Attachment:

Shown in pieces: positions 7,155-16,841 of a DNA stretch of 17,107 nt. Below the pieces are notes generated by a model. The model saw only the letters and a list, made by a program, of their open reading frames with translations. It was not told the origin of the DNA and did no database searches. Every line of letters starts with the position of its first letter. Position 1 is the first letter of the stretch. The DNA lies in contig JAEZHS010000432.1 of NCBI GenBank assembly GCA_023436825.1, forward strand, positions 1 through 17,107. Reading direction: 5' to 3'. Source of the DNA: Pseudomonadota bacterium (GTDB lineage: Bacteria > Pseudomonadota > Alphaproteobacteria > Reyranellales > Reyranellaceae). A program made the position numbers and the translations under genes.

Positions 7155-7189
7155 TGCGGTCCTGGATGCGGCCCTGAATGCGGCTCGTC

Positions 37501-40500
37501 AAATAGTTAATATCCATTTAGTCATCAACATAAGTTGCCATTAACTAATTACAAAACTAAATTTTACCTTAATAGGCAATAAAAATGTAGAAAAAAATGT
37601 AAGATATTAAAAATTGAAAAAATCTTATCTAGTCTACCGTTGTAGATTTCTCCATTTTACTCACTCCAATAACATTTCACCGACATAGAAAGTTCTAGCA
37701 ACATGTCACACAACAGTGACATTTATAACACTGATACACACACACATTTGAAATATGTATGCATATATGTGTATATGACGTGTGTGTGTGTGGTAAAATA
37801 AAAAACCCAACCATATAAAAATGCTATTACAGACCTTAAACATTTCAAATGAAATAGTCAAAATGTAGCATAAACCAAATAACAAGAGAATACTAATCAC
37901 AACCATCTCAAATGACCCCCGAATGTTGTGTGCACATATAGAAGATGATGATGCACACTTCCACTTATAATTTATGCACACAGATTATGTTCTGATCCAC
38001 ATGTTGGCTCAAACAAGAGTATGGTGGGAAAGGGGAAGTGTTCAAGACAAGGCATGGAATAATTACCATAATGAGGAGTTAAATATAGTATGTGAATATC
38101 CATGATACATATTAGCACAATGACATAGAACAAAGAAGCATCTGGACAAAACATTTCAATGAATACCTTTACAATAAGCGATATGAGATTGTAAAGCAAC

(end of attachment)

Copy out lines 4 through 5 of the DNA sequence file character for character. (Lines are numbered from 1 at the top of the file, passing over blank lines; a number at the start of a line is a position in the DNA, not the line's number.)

Positions 37501-40500
37501 AAATAGTTAATATCCATTTAGTCATCAACATAAGTTGCCATTAACTAATTACAAAACTAAATTTTACCTTAATAGGCAATAAAAATGTAGAAAAAAATGT